All new production examples of the Learjets 40, 40XR, 45, 45XR and 60 are now ELS-compliant on delivery. According to Learjet director of customer support engineering Steve Crawford, the company has also prepared STCs for the out-of-production Learjet 20, 30 and 50 series. Not all of these are fully approved because the manufacturer is waiting for customers to request the modification so that an aircraft is available to complete the necessary certification testing.
Bombardier has just issued SBs covering modifications for earlier Learjet 40s and 45s that were delivered before ELS compliance was achieved from the production line. It also has an STC covering work needed for earlier Learjet 60s.
The Canadian airframer has already achieved the more advanced EHS mode-S compliance for Learjet 60s numbers S/N 285 and later. Crawford said that the manufacturer cannot achieve the EHS requirement for the Learjet 40 series until transponder supplier Honeywell has a European TSO in place, which is not expected until April. Bombardier’s goal is to deliver Learjet 40s and 45s with EHS starting in July, with SBs for the existing fleet to follow soon after.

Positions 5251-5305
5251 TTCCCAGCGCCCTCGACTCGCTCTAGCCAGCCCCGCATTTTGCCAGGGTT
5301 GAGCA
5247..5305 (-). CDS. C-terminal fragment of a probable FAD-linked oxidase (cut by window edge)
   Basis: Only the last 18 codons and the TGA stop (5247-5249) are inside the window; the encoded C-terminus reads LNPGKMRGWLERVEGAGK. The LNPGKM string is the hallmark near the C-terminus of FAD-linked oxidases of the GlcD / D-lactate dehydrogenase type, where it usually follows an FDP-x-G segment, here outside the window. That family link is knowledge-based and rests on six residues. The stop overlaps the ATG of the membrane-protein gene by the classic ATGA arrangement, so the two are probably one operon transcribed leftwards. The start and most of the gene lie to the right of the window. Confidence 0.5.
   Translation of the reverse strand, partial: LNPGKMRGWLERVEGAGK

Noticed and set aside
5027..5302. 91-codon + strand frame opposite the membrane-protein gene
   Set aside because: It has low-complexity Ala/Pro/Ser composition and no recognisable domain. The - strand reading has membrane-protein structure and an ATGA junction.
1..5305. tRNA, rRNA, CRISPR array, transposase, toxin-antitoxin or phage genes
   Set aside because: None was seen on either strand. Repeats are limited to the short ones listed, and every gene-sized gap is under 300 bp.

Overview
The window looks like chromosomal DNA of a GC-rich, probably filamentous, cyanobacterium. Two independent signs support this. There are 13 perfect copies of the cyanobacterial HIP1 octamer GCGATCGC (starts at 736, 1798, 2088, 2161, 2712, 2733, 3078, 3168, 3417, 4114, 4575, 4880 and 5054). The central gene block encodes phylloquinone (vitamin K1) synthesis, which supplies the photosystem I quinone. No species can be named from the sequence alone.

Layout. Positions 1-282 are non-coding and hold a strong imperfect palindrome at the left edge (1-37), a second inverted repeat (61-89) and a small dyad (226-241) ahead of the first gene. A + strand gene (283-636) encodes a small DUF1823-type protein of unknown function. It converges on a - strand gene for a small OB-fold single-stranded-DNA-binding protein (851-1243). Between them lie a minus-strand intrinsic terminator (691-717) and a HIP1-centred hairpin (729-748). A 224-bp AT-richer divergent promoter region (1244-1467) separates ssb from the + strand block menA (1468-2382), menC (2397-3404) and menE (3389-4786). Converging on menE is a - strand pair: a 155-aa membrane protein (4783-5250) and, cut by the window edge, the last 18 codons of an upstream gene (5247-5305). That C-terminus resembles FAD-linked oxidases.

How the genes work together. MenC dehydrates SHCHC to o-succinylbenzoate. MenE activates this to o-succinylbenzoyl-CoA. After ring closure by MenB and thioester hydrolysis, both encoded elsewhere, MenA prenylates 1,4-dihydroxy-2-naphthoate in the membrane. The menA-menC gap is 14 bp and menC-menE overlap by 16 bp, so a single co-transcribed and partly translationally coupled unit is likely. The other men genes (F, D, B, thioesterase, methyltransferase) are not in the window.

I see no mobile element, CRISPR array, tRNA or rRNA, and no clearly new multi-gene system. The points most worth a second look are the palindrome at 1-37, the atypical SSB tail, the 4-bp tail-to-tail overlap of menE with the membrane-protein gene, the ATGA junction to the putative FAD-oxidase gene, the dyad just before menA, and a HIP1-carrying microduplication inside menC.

Among the larger Bombardier business aircraft, Challenger 300s, Challenger 604s and Global Expresses (including the latest Global XRS edition) that were delivered with certificates of airworthiness after March 31 last year were ELS-compliant. Service Bulletins for older 604s and Global Expresses have been available for almost a year and this month Bombardier will issue an SB for just six 300s that were not delivered with the ELS specification.
David Field, Bombardier’s director of customer support for the Challenger and Global Express series, said that ELS mode-S STCs will be offered for older Challenger 600s. However, as yet, the manufacturer has not received any requests for these upgrades and so it does not have the aircraft it needs to complete the approval process.
Field told AIN that EHS efforts are now focused on getting compliance for current production aircraft, adding that there is still significant work to be done. Service Bulletins covering the EHS upgrades for existing 300s, 604s and Global Expresses are expected to be in place by the end of the third quarter of this year, and operators have been advised to apply for the necessary exemptions while they wait for these SBs. The first Global 5000s, due to be delivered around April, will meet ELS standards but will likely require further upgrades for the EHS standards.